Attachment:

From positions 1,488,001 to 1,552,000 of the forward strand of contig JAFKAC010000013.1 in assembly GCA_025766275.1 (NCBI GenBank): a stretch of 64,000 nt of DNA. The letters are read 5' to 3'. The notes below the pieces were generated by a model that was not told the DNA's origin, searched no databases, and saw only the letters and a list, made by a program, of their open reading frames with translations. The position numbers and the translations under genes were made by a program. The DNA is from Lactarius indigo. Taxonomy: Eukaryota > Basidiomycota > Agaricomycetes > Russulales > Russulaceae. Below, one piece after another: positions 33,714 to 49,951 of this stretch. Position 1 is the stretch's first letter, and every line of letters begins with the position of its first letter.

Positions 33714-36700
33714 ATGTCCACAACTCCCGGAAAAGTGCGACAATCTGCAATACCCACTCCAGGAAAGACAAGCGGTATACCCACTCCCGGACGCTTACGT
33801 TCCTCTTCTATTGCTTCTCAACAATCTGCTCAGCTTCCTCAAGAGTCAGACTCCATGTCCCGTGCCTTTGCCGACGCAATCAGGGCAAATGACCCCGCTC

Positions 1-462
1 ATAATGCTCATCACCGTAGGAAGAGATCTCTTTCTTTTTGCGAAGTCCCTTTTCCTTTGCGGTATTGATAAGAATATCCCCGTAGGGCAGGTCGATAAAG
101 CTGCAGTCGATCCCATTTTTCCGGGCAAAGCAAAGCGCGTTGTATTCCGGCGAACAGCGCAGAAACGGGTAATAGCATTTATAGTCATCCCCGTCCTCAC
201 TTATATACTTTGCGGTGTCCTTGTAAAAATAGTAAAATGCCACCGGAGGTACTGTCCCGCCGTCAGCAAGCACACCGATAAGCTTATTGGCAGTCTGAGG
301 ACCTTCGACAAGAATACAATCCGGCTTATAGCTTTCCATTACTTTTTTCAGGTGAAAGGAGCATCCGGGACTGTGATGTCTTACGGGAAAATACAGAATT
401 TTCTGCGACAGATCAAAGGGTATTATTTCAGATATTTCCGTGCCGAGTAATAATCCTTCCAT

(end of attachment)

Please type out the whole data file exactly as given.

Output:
From positions 1,488,001 to 1,552,000 of the forward strand of contig JAFKAC010000013.1 in assembly GCA_025766275.1 (NCBI GenBank): a stretch of 64,000 nt of DNA. The letters are read 5' to 3'. The notes below the pieces were generated by a model that was not told the DNA's origin, searched no databases, and saw only the letters and a list, made by a program, of their open reading frames with translations. The position numbers and the translations under genes were made by a program. The DNA is from Lactarius indigo. Taxonomy: Eukaryota > Basidiomycota > Agaricomycetes > Russulales > Russulaceae. Below, one piece after another: positions 33,714 to 49,951 of this stretch. Position 1 is the stretch's first letter, and every line of letters begins with the position of its first letter.

Positions 33714-36700
33714 ATGTCCACAACTCCCGGAAAAGTGCGACAATCTGCAATACCCACTCCAGGAAAGACAAGCGGTATACCCACTCCCGGACGCTTACGT
33801 TCCTCTTCTATTGCTTCTCAACAATCTGCTCAGCTTCCTCAAGAGTCAGACTCCATGTCCCGTGCCTTTGCCGACGCAATCAGGGCAAATGACCCCGCTC

Positions 1-462
1 ATAATGCTCATCACCGTAGGAAGAGATCTCTTTCTTTTTGCGAAGTCCCTTTTCCTTTGCGGTATTGATAAGAATATCCCCGTAGGGCAGGTCGATAAAG
101 CTGCAGTCGATCCCATTTTTCCGGGCAAAGCAAAGCGCGTTGTATTCCGGCGAACAGCGCAGAAACGGGTAATAGCATTTATAGTCATCCCCGTCCTCAC
201 TTATATACTTTGCGGTGTCCTTGTAAAAATAGTAAAATGCCACCGGAGGTACTGTCCCGCCGTCAGCAAGCACACCGATAAGCTTATTGGCAGTCTGAGG
301 ACCTTCGACAAGAATACAATCCGGCTTATAGCTTTCCATTACTTTTTTCAGGTGAAAGGAGCATCCGGGACTGTGATGTCTTACGGGAAAATACAGAATT
401 TTCTGCGACAGATCAAAGGGTATTATTTCAGATATTTCCGTGCCGAGTAATAATCCTTCCAT